Since its inception, the Company has primarily devoted its efforts to technology and product development, raising capital and building infrastructure. The Company has not realized significant revenue from its planned principal operations.

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Since inception, the Company has incurred negative cash flows from operations. As of September 30, 2015, the Company had cash and cash equivalents of approximately $76.9 million and an accumulated deficit of $142.0 million. The Company also had negative cash flow from operations of $14.9 million during the six months ended September 30, 2015. At March 31, 2015, the Company had cash and cash equivalents of approximately $50.1 million and an accumulated deficit of $122.3 million.

At September 30, 2015, the Company had total current assets of approximately $77.8 million and current liabilities of approximately $5.5 million, resulting in working capital of $72.3 million. At March 31, 2015, we had total current assets of approximately $51.3 million and current liabilities of approximately $4.8 million, resulting in working capital of $46.5 million.

Net cash used by operating activities for the six months ended September 30, 2015 was approximately $14.9 million as compared to $9.7 million used in operating activities for the six months ended September 30, 2014. This $5.2 million increase in cash usage can be attributed to a $4.5 million increase in operating expenses as well as changes in working capital.

Net cash used in investing activities was approximately $1.6 million and $0.6 million for the six months ended September 30, 2015 and 2014, respectively. This increase can be attributed to increased capital spending as the company built out its facility space to expand its research capabilities.

Net cash provided by financing activities increased from $16.5 million provided during the six months ended September 30, 2014 to $43.2 million provided during the six months ended September 30, 2015 due primarily to the public offering of common stock in June 2015 that yielded net proceeds of approximately $43.1 million.

We believe our cash and cash equivalents on hand as of September 30, 2015, together with amounts to be received from our collaborative research agreements and our commercial products and services, will be sufficient to fund our ongoing operations as currently planned for at least the next twelve months. Through September 30, 2015, we have financed our operations primarily through the sale of convertible notes, the private placement of equity securities, the sale of common stock through public offerings, and from revenue derived from grants, collaborative research agreements, product sales and research-based services.

In November 2013, the Company entered into an equity distribution agreement with an investment banking firm. Under the terms of the distribution agreement, the Company may offer and sell up to 4,000,000 shares of its common stock, from time to time, through the investment bank in “at the market” offerings, as defined by the SEC, and pursuant to the Company’s effective shelf registration statement previously filed with the SEC in July 2013 (the “2013 Shelf”). Through September 30, 2015, the Company issued 2,532,180 shares of common stock in at the market offerings under the distribution agreement with net proceeds of approximately $19.6 million. The net proceeds from these offerings have been used for general corporate purposes, including research and development, the commercialization of our products, general administrative expenses, and working capital and capital expenditures.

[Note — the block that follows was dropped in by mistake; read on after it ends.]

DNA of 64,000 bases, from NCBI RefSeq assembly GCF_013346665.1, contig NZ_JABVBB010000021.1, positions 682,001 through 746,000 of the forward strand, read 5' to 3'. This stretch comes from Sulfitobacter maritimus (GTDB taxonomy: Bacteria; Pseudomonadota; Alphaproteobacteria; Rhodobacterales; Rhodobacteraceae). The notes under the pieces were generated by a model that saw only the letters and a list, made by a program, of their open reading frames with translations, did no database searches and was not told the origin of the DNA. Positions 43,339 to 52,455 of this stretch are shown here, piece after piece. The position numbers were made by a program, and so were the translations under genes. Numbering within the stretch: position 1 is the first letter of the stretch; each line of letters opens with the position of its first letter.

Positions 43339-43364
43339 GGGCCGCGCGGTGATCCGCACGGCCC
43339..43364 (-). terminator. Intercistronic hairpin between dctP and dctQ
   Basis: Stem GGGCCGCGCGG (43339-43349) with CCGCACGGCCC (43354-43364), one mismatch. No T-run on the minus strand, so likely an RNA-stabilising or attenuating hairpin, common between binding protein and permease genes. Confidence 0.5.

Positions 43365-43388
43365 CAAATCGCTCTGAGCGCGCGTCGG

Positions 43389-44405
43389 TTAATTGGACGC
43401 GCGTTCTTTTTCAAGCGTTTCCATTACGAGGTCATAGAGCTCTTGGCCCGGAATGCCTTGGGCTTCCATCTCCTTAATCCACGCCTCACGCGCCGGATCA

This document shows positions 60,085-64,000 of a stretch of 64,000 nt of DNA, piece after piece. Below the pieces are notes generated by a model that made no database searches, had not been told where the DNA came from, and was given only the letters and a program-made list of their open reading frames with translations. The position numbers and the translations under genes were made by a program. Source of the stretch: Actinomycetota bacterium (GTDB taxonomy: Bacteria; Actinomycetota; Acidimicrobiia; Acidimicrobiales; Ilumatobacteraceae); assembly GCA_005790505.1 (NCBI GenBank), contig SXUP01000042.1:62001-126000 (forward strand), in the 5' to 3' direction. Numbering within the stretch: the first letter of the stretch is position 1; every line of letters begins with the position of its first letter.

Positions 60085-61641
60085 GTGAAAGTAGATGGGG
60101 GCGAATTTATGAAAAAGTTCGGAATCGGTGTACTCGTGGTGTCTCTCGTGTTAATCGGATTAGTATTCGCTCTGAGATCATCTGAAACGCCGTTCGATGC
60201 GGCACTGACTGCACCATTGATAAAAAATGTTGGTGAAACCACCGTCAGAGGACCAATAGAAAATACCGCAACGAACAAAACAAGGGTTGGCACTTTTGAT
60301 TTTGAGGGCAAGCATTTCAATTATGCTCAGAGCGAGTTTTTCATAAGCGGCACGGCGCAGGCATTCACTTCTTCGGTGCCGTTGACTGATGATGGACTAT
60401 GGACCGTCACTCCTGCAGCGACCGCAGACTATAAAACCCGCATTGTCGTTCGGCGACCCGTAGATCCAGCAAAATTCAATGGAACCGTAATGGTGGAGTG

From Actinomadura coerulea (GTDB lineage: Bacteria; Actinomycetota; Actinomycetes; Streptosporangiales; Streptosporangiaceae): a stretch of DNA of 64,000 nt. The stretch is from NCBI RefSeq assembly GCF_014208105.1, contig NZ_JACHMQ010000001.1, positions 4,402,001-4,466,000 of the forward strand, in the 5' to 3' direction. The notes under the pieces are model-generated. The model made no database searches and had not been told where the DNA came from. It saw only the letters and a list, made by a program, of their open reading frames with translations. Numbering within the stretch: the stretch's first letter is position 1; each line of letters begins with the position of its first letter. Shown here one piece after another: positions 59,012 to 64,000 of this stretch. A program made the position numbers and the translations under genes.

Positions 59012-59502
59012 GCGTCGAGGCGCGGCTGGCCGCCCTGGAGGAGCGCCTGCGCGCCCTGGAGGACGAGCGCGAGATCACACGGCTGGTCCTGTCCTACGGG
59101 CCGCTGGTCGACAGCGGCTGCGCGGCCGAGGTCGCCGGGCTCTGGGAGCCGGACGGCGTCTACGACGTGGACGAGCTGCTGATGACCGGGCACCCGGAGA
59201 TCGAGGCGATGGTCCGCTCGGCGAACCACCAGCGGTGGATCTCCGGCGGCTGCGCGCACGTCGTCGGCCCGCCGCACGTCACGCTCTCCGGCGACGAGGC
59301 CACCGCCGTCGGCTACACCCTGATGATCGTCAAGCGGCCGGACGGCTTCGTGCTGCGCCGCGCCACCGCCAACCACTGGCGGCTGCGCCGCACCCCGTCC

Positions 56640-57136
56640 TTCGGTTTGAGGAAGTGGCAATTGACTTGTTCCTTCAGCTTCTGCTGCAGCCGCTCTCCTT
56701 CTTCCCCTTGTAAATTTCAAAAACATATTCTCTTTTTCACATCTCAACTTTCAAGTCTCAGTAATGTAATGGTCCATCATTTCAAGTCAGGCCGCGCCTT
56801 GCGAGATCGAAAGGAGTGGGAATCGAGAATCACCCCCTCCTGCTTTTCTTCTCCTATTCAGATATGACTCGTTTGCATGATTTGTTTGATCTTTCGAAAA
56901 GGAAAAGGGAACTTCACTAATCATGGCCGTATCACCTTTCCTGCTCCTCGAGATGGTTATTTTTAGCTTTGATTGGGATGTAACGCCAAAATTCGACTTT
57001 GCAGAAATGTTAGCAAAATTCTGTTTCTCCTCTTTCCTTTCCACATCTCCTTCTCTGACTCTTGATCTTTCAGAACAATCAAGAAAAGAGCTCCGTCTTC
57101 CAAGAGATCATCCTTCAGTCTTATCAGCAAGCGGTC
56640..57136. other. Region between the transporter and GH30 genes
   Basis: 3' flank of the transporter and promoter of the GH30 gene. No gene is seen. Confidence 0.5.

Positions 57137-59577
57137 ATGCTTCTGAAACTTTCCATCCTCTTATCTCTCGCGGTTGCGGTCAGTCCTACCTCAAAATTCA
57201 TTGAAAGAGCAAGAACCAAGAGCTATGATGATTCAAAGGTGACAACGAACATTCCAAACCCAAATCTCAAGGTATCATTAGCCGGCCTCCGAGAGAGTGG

In December 2014, the Company entered into an equity offering sales agreement with another investment banking firm. Under the terms of the sales agreement, the Company may offer and sell shares of its common stock having an aggregate offering price of up to $33,000,000, from time to time, through the investment bank in “at the market” offerings, as defined by the SEC, and pursuant to the 2013 Shelf. As of September 30, 2015, the Company has sold 1,000,000 shares of common stock in at the market offerings under the sales agreement, with net proceeds of approximately $6.2 million. The Company has used the net proceeds raised through these “at-the-market” sales for general corporate purposes, including research and development, the commercialization of the Company’s products, general administrative expenses, and working capital and capital expenditures.

The Company will limit future sales under the 2013 distribution agreement and the 2014 sales agreement to ensure that it does not exceed the maximum amount available for sale under the 2013 Shelf. Based on its use of the 2013 Shelf registration statement through September 30, 2015, the Company cannot sell more than an aggregate of $26,777,785 in shares of common stock under the 2013 distribution agreement and the 2014 sales agreement.

On June 18, 2015, the Company entered into an Underwriting Agreement with Jefferies LLC and Piper Jaffray & Co., acting as representatives of the underwriters named in the 2015 Underwriting Agreement and as joint book-running managers, relating to the issuance and sale of 9,425,000 shares of the Company’s common stock, par value $0.001 per share (the “2015 Offering”). The price to the public in the 2015 Offering was $4.25 per share, and the Underwriters agreed to purchase the shares from the Company pursuant to the 2015 Underwriting Agreement at a price of $3.995 per share. Under the terms of the 2015 Underwriting Agreement, the Company granted the Underwriters an option, exercisable for 30 days, to purchase up to an additional 1,413,750 shares. The Company issued 10,838,750 shares of common stock pursuant to the 2015 Underwriting Agreement, including shares issuable on exercise of the over-allotment option, with net proceeds of $43.1 million, after deducting underwriting discounts and commissions and offering expenses payable by the Company. The net proceeds from this offerings will be used for general corporate purposes, including research and development, the commercialization of our products, general administrative expenses, and working capital and capital expenditures.